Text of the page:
There are many doubts about how the state of alarm imposed by the government affects citizens’ rights.
As if it were a chapter in the best fiction series, today we are experiencing an exceptional and unprecedented situation that affects every area of our daily lives, including the area of fundamental rights, and that is why we all ask ourselves: mine rights are suspended by the alarm state? o Will public and private entities be able to process my personal data without my prior consent? While this depends on the specific circumstances of the case, authorities and employers can generally process personal data of citizens or employees, including health data, without their consent, although this does not mean that fundamental rights are suspended and now we will see why.
There are many doubts about how the state of alarm imposed by the government affects citizens’ rights. It must be taken into account that, as established in article 55 of the Spanish Constitution, the state of alarm does not suspend the rights, as it can occur during the declaration of a state of emergency or siege, therefore, the right to personal data protection remains fully effective throughout the situation, but with some peculiarities.
The Spanish Data Protection Agency (AEPD) has prepared a Legal Report and a document answering the questions it has been receiving most frequently in the past few days, in order to clarify all these doubts. The aforementioned report contemplates that the General Data Protection Regulation (GDPR), through its recital 46; its article 6, regarding the legality of the treatment and; Article 9, which deals with the processing of special categories of data, establishes several options where the processing can be protected without the prior consent of the data owner.
It is worth mentioning that, when treating health data, knowing the special nature that they have, it is not enough that there is a legitimacy basis for the treatment of such data, but that there must be a legal figure that eliminates the prohibition of their data. treatment; there, article 9 comes into the picture.
Specifically, the grounds for legitimacy and exceptions to which the EDPS refers are as follows:
Recital 46 and Article 6 consider the possibility of processing personal data when there are important reasons of public interest, such as the protection of the vital interests of the data subject, for example, when treatment is necessary for the control of epidemics and their spread or when treatment is needed. as an objective the fulfillment of a legal obligation (for example, according to the regulation of prevention of labor risks, the employer has a legal obligation to guarantee safety and health in the work environment); y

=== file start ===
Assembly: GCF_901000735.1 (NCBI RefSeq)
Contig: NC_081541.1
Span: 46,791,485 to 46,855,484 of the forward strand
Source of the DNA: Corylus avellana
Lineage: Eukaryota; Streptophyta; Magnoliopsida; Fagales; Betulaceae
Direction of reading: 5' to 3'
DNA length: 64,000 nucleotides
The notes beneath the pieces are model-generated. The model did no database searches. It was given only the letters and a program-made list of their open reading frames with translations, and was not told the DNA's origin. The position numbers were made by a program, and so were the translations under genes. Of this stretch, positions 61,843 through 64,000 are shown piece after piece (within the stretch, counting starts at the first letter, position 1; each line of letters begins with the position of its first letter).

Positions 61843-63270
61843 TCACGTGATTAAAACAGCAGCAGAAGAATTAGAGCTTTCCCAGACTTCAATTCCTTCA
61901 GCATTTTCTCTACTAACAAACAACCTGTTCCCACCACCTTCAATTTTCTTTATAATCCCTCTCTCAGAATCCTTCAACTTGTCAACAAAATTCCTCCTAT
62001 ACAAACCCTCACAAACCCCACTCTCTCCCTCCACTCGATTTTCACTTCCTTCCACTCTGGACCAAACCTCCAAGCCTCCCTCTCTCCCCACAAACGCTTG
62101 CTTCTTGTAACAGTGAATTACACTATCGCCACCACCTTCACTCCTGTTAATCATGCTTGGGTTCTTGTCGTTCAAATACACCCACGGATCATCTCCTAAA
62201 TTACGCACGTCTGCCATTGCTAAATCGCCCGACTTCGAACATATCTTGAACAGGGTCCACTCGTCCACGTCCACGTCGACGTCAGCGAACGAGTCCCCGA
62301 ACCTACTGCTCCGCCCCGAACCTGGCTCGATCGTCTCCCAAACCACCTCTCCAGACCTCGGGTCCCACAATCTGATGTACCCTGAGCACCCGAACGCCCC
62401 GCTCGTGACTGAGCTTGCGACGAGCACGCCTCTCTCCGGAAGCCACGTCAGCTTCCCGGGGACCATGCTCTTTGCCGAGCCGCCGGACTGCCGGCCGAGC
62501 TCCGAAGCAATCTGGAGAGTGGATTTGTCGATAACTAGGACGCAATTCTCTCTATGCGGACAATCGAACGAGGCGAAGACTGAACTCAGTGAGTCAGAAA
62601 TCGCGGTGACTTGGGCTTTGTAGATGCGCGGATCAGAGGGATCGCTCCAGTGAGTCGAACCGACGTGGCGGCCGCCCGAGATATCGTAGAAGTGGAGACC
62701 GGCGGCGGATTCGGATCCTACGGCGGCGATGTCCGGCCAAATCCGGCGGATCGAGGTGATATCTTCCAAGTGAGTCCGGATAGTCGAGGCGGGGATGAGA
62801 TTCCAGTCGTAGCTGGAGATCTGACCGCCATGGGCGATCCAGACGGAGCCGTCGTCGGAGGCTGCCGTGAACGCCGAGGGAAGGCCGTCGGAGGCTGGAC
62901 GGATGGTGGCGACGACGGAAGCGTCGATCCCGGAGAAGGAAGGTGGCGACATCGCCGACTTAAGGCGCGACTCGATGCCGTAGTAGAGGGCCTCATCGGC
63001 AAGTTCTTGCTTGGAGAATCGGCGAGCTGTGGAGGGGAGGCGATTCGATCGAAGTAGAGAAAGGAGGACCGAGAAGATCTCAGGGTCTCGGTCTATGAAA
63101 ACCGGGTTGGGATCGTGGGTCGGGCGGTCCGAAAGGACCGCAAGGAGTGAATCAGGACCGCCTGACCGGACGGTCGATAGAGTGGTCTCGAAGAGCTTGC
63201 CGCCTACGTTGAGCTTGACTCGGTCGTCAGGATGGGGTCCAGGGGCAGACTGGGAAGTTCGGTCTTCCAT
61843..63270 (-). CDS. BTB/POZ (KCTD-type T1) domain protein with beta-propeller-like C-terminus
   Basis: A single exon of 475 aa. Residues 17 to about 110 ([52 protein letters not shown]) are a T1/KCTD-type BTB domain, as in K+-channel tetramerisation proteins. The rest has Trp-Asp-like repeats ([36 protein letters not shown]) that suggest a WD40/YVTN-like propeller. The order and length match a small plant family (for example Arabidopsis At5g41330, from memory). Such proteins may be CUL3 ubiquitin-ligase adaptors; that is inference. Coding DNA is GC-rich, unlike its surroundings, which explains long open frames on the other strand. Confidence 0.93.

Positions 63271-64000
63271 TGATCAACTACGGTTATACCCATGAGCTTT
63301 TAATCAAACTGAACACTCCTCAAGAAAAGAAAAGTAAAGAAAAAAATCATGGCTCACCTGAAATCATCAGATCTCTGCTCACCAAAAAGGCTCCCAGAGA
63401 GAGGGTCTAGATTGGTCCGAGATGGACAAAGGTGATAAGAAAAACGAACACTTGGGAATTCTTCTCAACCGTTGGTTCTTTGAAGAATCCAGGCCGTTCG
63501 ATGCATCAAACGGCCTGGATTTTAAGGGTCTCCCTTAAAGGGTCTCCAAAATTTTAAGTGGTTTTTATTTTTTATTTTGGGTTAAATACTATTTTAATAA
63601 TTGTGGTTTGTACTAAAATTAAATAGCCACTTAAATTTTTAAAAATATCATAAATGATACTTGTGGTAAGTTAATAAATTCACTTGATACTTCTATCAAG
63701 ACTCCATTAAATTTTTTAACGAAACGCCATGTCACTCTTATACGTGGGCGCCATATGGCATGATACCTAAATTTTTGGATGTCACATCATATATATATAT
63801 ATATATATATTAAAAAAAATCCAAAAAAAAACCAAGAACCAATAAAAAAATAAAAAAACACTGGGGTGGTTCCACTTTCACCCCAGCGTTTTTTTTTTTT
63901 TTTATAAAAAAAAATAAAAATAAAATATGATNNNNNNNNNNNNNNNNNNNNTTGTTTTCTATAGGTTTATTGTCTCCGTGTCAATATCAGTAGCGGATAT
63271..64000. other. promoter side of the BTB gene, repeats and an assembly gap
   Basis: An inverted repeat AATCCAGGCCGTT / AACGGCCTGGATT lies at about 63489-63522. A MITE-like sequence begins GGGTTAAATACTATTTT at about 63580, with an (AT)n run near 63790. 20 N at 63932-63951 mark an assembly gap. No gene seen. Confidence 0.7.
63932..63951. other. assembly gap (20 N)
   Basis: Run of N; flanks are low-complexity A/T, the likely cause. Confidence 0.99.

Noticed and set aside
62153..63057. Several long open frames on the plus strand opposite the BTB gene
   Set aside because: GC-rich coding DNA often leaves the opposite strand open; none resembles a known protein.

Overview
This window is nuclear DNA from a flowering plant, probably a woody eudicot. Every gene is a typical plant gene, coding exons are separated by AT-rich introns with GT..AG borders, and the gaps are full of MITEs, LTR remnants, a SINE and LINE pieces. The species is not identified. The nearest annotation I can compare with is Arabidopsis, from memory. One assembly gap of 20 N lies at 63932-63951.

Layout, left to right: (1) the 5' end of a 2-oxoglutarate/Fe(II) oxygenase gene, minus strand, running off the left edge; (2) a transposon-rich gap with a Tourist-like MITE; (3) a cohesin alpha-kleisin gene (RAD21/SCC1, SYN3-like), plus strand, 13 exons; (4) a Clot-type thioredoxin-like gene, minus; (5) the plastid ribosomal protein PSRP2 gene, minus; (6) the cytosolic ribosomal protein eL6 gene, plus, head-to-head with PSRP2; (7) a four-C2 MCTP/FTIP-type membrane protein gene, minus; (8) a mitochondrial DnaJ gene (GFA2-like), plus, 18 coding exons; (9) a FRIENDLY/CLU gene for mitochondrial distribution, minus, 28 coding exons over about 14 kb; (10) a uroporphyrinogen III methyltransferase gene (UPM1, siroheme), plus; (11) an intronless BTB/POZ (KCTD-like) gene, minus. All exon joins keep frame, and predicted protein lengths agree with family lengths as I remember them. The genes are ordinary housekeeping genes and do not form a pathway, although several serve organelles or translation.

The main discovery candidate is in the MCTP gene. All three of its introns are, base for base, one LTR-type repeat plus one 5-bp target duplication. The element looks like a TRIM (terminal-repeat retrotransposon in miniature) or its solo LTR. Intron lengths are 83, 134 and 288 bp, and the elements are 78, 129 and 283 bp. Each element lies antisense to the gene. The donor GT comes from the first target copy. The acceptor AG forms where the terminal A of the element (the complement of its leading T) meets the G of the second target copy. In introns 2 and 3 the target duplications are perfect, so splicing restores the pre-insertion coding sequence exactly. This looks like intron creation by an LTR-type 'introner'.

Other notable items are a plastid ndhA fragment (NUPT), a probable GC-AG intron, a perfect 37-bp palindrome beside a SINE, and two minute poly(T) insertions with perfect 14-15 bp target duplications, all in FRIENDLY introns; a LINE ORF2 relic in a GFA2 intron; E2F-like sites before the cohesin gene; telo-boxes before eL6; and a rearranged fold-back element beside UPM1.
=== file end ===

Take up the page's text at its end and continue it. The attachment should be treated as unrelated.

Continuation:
Article 9 contemplates the possibility of processing health data when there are reasons of public interest in the field of public health, such as protection against serious threats to health across borders or when treatment is necessary for an employer to fulfill his work obligations.
Considering the above, we can obviously say that, during the health crisis that the whole world is facing, there are sufficient bases to carry out a legitimate treatment of health data.
On the other hand, in both exceptions there is talk of public interest, so there is a collision of rights between the public interest in the field of public health and the privacy of citizens, a collision that is resolved by considering both rights. . In other words, an analysis of what should be considered most important during the health crisis. To solve this problem, we went to the GDPR itself, because the legislator, when explicitly establishing the two exceptions in the rule, makes it clear that the protection of all citizens, in the field of health, has more weight than privacy. individual citizen.
In addition, the EDPS recalls that the fundamental principles must continue to be respected, therefore, the minimum possible data must be processed, only for the purposes pursued and for the necessary time, without exceeding them.
Like the EDPS, many European data protection authorities have endeavored to issue opinions on data processing, more or less restrictive, depending on the country, during the situation we are facing, all agreeing that the treatment may be legal. Specifically, that of the United Kingdom (OIC) and that of France (CNIL) emphasized the need to respect the principles mentioned through recommendations like this, instead of collecting information about symptoms, it is recommended that, for example, If you have been in risk areas or symptoms, you should seek medical attention.
In conclusion, the processing of health data will be legal, but less invasive means must be used to protect the privacy of the holders and, in any case, respect the principles of data protection.